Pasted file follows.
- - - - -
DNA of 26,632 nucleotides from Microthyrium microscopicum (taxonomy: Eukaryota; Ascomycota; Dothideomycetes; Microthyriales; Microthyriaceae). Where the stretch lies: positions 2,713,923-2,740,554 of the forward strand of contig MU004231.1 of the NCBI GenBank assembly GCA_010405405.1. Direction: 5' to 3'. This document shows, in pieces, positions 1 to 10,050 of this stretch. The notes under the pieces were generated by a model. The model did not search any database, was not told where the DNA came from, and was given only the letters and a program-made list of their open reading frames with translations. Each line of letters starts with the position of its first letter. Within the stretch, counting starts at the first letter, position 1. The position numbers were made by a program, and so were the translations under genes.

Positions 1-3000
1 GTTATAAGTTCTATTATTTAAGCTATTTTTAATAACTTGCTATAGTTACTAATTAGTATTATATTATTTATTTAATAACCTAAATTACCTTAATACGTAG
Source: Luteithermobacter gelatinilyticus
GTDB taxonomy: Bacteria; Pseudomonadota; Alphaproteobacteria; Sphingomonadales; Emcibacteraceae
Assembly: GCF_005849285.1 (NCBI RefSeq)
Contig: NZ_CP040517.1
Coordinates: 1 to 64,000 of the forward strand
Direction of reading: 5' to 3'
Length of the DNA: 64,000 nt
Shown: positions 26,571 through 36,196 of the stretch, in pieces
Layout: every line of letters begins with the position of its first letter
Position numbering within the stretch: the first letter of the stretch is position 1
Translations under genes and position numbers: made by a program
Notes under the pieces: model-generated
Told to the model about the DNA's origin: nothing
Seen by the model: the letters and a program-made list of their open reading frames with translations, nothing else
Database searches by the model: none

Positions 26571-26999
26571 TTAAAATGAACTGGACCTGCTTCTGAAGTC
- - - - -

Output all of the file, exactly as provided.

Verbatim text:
DNA of 26,632 nucleotides from Microthyrium microscopicum (taxonomy: Eukaryota; Ascomycota; Dothideomycetes; Microthyriales; Microthyriaceae). Where the stretch lies: positions 2,713,923-2,740,554 of the forward strand of contig MU004231.1 of the NCBI GenBank assembly GCA_010405405.1. Direction: 5' to 3'. This document shows, in pieces, positions 1 to 10,050 of this stretch. The notes under the pieces were generated by a model. The model did not search any database, was not told where the DNA came from, and was given only the letters and a program-made list of their open reading frames with translations. Each line of letters starts with the position of its first letter. Within the stretch, counting starts at the first letter, position 1. The position numbers were made by a program, and so were the translations under genes.

Positions 1-3000
1 GTTATAAGTTCTATTATTTAAGCTATTTTTAATAACTTGCTATAGTTACTAATTAGTATTATATTATTTATTTAATAACCTAAATTACCTTAATACGTAG
Source: Luteithermobacter gelatinilyticus
GTDB taxonomy: Bacteria; Pseudomonadota; Alphaproteobacteria; Sphingomonadales; Emcibacteraceae
Assembly: GCF_005849285.1 (NCBI RefSeq)
Contig: NZ_CP040517.1
Coordinates: 1 to 64,000 of the forward strand
Direction of reading: 5' to 3'
Length of the DNA: 64,000 nt
Shown: positions 26,571 through 36,196 of the stretch, in pieces
Layout: every line of letters begins with the position of its first letter
Position numbering within the stretch: the first letter of the stretch is position 1
Translations under genes and position numbers: made by a program
Notes under the pieces: model-generated
Told to the model about the DNA's origin: nothing
Seen by the model: the letters and a program-made list of their open reading frames with translations, nothing else
Database searches by the model: none

Positions 26571-26999
26571 TTAAAATGAACTGGACCTGCTTCTGAAGTC